The third disadvantage is an increase in impersonal relations among the society members. According to Simmel, a society where money is an end in itself is characterized by dynamic tensions between the society and the individual. Despite the fact that individuals are free and creative spirits, they are also part f the socialization process. This kind of a society frees the individual form the traditional as well as historical bonds creating greater individual freedom but society members’ experiences a great sense of alienation following the culture of urban life (Herrmann-Pillath, 2014)..Additionally, because Simmel is more concerned with money as a symbol, he indicates that in a society where money is an end in itself, it ends up becoming an impersonal measure of value (Dodd, 2016). For instance, relations related to subordination and domination becomes quantitative relationships of less and more money. These relationships are always measurable as well as impersonal in a rational way.
The fourth negative consequence of a society where money is an end in itself is the increase in individual enslavement. This according to Simmel is as a result of an ineffective division of labor which leads to the expansion of individuality as well as individual freedom (Simmel, 2004). For the individual, this leads to a difficulty in asserting one’s personality. The individual ends up becoming a mere cog within an enormous organization of powers which tears from his hands all the value, spirituality as well as progress to transform them from their subjective nature into the objective life. Additionally, the human values are reduced to dollar terms.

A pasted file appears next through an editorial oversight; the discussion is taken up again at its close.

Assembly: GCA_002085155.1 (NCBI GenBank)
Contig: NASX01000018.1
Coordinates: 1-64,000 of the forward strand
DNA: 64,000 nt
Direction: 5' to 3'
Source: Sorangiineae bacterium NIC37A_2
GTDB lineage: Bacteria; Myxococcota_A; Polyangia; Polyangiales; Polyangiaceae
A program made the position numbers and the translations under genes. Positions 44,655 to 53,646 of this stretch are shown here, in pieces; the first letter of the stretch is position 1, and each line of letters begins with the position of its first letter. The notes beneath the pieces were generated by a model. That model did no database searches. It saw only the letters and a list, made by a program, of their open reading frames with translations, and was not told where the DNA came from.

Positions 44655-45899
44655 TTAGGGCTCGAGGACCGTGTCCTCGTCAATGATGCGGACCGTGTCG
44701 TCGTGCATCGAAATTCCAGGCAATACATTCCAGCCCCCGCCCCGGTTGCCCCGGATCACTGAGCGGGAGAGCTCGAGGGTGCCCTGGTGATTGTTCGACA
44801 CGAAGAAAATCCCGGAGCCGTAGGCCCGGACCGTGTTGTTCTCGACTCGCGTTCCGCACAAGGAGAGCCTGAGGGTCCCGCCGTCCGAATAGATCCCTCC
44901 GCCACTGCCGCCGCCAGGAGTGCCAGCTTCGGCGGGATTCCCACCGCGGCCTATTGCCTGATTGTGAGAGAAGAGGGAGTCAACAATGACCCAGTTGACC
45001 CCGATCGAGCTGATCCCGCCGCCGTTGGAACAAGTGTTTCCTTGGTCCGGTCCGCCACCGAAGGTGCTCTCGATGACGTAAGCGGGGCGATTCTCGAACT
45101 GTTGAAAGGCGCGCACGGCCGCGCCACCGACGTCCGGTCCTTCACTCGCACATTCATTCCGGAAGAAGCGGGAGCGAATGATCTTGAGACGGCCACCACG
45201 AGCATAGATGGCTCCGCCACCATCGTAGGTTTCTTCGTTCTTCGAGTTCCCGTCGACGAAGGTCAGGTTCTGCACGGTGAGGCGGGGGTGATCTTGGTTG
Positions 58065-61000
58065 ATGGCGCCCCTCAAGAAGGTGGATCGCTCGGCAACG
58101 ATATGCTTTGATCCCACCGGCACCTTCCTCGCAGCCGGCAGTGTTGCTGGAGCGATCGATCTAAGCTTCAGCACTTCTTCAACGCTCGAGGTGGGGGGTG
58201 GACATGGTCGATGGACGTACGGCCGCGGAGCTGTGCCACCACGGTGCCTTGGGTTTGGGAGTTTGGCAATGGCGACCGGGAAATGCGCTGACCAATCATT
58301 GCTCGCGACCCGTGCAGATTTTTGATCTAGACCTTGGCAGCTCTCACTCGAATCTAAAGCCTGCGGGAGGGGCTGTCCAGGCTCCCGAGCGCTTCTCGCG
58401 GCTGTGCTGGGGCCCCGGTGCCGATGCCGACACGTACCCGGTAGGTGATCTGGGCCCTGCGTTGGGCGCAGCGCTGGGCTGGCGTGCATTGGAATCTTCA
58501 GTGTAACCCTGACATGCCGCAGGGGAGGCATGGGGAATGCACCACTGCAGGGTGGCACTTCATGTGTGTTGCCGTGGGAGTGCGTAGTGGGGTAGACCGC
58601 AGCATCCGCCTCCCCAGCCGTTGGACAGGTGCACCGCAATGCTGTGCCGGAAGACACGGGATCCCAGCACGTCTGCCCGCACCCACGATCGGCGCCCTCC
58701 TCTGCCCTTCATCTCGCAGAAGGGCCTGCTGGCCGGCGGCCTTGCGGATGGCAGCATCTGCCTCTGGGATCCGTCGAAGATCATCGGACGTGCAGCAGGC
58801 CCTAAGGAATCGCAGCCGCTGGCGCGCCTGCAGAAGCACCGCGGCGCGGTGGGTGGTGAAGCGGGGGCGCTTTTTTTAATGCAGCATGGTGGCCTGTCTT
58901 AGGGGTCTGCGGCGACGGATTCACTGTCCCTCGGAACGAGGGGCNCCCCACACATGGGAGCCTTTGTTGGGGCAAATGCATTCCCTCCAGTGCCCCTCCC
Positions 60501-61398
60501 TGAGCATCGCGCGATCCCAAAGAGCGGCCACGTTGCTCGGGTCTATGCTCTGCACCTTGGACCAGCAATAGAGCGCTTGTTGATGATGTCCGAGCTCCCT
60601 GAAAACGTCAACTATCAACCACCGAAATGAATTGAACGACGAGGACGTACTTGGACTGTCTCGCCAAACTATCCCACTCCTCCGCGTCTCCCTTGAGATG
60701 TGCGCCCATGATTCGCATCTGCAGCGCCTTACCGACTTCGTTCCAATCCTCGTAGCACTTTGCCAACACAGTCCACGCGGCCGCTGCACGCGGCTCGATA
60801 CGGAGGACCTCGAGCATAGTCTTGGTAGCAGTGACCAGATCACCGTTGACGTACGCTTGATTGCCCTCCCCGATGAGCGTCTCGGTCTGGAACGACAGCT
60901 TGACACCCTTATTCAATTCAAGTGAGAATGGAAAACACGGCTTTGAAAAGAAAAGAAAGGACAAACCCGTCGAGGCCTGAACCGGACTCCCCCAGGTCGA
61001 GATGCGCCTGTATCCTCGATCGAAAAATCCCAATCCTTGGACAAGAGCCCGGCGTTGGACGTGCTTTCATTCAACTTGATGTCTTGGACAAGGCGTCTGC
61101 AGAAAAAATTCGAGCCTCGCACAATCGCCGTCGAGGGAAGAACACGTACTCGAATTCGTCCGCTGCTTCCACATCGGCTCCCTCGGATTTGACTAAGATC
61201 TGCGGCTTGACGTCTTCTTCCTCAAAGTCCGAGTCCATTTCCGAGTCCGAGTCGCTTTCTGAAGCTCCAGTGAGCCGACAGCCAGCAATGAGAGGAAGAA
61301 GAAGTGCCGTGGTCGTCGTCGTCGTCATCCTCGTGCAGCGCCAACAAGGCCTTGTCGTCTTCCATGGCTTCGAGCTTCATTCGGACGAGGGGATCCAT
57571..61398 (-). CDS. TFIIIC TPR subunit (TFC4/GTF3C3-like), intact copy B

In conclusion, it is evident from the above discussion that money impacts the style of life by growing the objective culture at the expense of individual culture. This is mainly because, in the modern society, money is an objectified measure of value. It is also clear that there are numerous disadvantages when money is an end in itself which include an increase in blasé attitude as well as an increase in cynicism among others.

Dodd, N. (2016). The social life of money. Princeton University Press.
Hart, K. (2015). Money from a cultural point of view. HAU: Journal of Ethnographic Theory, 5(2), 411-416.
Herrmann-Pillath, C. (2014). Georg Simmel’s Theory of Money and its Relevance for Current Neuroeconomics and Psychology.
Ritzer, G., & Stepnisky, J. (2017). Modern sociological theory. SAGE Publications.
Simmel, G. (2004). The philosophy of money. Psychology Press.